Kamloops group wants more study on Ajax mine drinking water impact | iNFOnews | Thompson-Okanagan's News Source

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Kamloops group wants more study on Ajax mine drinking water impact

KAMLOOPS - A local group fighting the Ajax mine proposal wants more study on the potential impact the mine will have on drinking water.

An application for a Drinking Water Health Hazard Prevention Order has been sent to the Interior Health Authority by a legal team representing the Kamloops Area Preservation Association.

The document, addressed to the Drinking Water Officer at the Kamloops Public Health Unit, claims that the environmental impact study released by the B.C. Environmental Assessment Office last week is lacking a comprehensive examination of the impact the proposed KGHM Ajax mine could have on drinking water.

The legal team working with association is from the Environmental Law Centre at the University of Victoria.

"In the assessment they didn't consider cumulative effects," legal director Calvin Sandborn says. "They looked at potential impacts on the nearest receptor from the closest potential contamination site, but not the impacts from all the potential sources of contamination at the mine."

Sandborn adds the provincial study only looked at the impacts on ground water and ignored the potential effects surface water could have on drinking water in the area.

A drinking water prevention order can be issued by a public health official if they see the risk of contamination to drinking water. If the association's application is approved it could give far-reaching power to the Drinking Water Officer including the ability to apply to the Supreme Court for an injunction against a person or company that has violated the provinces Drinking Water Protection Act.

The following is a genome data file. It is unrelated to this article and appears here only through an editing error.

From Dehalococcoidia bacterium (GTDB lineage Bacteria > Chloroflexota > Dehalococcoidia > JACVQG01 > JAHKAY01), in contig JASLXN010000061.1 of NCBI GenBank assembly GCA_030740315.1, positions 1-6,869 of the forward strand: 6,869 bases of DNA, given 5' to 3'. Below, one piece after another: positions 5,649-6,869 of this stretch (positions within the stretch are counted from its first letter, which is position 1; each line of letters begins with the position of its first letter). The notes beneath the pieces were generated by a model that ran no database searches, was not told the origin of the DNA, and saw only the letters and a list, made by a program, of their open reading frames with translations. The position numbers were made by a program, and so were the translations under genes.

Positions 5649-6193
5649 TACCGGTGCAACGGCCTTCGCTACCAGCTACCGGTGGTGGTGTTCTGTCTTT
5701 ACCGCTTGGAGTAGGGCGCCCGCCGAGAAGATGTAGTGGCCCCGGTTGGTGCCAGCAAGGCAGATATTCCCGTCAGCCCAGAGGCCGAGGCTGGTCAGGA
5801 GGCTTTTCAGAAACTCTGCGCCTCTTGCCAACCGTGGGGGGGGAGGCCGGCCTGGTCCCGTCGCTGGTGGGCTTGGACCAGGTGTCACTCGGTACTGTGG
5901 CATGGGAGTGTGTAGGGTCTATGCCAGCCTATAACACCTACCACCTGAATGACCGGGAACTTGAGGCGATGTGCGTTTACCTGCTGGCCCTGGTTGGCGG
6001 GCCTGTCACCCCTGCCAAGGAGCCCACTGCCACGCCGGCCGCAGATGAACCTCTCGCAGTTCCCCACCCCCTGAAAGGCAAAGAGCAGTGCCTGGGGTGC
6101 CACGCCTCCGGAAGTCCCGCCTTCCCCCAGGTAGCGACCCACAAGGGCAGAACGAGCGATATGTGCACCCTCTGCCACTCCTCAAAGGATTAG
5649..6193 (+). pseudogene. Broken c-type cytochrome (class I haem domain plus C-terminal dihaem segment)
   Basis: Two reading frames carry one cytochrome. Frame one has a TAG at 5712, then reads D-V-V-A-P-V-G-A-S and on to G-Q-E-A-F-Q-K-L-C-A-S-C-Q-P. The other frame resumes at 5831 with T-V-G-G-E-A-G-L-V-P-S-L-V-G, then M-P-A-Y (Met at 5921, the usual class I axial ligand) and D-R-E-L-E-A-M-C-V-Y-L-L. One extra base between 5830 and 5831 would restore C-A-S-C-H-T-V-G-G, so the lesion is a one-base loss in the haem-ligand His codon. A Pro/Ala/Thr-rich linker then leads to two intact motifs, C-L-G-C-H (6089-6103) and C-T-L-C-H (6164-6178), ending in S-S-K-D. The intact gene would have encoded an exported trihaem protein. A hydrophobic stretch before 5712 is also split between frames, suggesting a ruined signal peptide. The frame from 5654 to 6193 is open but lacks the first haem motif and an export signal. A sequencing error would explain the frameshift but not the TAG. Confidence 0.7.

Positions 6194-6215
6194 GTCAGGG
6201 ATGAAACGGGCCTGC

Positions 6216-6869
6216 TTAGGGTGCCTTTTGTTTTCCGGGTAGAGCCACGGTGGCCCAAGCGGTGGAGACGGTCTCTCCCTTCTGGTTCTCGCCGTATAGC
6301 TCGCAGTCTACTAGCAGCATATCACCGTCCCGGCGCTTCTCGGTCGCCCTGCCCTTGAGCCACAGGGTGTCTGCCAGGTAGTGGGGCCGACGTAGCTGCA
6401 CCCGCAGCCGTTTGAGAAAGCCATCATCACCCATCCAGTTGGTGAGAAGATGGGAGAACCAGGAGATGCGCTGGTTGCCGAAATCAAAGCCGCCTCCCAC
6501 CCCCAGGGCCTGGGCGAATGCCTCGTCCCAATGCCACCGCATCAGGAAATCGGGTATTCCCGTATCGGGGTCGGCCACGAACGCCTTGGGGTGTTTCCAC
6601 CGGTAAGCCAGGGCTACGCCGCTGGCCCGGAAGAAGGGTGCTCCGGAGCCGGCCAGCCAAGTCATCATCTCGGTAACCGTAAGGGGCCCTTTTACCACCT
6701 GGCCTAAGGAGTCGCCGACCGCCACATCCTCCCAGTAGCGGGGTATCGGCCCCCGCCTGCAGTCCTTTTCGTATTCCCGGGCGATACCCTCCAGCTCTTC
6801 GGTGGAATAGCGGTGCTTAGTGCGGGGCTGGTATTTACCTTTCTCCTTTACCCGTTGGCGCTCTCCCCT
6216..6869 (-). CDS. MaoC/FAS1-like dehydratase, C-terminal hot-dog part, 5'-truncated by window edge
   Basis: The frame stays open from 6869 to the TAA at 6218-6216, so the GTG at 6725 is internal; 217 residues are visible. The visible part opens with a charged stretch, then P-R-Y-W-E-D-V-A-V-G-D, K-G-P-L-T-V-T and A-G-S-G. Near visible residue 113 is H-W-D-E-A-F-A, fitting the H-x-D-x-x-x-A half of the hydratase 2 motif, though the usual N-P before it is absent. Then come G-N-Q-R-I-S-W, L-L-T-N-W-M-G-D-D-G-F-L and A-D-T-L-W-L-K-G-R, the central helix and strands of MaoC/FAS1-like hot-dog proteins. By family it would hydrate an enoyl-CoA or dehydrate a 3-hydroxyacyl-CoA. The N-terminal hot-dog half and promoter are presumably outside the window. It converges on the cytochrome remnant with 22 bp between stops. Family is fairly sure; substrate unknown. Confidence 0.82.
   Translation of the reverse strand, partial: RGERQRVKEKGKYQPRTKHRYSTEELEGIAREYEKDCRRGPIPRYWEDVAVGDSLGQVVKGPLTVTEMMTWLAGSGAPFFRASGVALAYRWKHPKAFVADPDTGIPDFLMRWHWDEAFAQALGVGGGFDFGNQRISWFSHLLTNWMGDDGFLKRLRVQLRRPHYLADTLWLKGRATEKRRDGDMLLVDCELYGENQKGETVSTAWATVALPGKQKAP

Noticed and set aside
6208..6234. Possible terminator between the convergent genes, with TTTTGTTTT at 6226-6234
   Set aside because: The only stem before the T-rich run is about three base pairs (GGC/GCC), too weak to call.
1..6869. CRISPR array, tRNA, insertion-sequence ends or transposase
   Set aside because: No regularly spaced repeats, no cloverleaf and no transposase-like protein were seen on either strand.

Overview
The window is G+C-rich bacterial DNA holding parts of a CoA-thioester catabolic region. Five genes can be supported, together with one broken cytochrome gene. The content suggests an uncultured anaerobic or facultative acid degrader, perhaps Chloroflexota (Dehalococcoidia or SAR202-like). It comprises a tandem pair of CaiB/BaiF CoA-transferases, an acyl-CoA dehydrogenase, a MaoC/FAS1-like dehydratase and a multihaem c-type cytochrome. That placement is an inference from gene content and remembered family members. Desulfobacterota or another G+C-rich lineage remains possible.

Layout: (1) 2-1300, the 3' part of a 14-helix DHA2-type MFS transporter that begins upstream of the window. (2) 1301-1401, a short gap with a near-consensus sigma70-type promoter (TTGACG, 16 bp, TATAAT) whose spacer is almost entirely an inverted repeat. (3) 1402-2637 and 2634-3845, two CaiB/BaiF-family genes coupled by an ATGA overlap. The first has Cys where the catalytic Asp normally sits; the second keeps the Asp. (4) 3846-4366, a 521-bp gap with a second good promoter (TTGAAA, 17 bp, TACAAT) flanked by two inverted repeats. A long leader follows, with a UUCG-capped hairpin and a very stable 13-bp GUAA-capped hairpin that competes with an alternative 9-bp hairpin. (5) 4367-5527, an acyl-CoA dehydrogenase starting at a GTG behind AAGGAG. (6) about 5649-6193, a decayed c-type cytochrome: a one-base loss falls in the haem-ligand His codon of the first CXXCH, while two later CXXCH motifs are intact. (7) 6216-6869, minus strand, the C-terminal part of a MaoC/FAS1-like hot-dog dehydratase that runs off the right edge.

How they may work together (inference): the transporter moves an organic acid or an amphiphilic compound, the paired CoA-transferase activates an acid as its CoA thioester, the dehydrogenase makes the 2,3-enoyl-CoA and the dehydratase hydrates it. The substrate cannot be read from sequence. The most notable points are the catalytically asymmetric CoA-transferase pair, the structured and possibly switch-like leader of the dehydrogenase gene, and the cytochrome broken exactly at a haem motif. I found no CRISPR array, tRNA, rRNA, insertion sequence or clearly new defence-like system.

Sandborn says even if this application doesn't lead to a protection order for the drinking water around the proposed mine site, he hopes it at least leads to more study of the potential impacts on drinking water.

"We're asking that the health officials make submissions to the environmental assessment process that these problems be seriously studied and considered," he says.

The Environmental Assessment Office study of the mine proposal found Ajax is likely to have a significant adverse effect on the current use of lands and resources by the First Nations people who live in the region, but no other long term environmental impacts are expected.

However, the study conducted by Dr. Gilles Wendling of GW Solutions Inc. for the Preservation Association's application found with Peterson Creek and Davidson Creek both downstream from the mine site, potential contaminants could travel by ground water or surface water. In particular, the study points to the Peterson Creek aquifer as most likely to deteriorate due to seepage from the mine site.

To see the application sent to Interior Health, go here.

To see the B.C. EAO study, go here.

For more on the Ajax Mine proposal, go here.

To contact a reporter for this story, email Mike McDonald or call 250-819-3723 or email the editor. You can also submit photos, videos or news tips to the newsroom and be entered to win a monthly prize draw.

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